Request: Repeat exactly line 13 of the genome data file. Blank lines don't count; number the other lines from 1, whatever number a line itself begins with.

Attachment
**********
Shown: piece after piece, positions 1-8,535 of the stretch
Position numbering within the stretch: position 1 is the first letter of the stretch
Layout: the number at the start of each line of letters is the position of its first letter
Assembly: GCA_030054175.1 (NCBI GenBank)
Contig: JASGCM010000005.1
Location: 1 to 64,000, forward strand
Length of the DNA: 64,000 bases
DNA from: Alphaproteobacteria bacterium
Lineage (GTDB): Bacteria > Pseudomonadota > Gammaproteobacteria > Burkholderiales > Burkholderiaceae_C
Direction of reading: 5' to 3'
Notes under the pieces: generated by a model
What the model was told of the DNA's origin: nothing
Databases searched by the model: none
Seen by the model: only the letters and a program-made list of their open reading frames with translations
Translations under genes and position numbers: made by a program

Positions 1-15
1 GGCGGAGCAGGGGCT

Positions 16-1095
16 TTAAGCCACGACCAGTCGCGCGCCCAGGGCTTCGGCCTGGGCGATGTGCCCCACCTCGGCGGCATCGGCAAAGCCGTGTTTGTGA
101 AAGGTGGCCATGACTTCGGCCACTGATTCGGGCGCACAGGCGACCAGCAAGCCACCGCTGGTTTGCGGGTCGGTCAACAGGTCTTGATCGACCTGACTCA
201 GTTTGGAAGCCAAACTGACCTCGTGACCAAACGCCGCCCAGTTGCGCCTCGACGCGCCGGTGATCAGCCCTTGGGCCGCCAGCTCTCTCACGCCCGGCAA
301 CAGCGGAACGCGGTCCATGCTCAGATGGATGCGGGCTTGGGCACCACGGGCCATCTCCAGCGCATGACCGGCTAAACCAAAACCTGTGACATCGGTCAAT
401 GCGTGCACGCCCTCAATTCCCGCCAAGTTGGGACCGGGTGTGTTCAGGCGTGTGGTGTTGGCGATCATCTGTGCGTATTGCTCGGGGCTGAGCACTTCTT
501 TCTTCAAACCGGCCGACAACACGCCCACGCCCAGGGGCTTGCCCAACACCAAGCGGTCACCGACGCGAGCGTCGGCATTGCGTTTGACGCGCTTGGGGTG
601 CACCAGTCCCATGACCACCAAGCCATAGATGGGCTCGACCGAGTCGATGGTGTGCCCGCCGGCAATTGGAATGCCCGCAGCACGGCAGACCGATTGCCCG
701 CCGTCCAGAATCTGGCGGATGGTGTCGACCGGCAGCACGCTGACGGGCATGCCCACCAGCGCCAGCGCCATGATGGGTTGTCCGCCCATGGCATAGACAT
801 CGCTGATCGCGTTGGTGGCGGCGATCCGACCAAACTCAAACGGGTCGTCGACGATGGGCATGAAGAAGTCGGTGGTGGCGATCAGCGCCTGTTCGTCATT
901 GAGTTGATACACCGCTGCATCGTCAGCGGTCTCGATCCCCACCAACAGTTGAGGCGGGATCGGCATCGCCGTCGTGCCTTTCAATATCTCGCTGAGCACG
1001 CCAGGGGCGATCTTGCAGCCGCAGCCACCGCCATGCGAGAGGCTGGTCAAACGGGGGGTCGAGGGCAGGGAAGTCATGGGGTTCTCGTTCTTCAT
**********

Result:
Databases searched by the model: none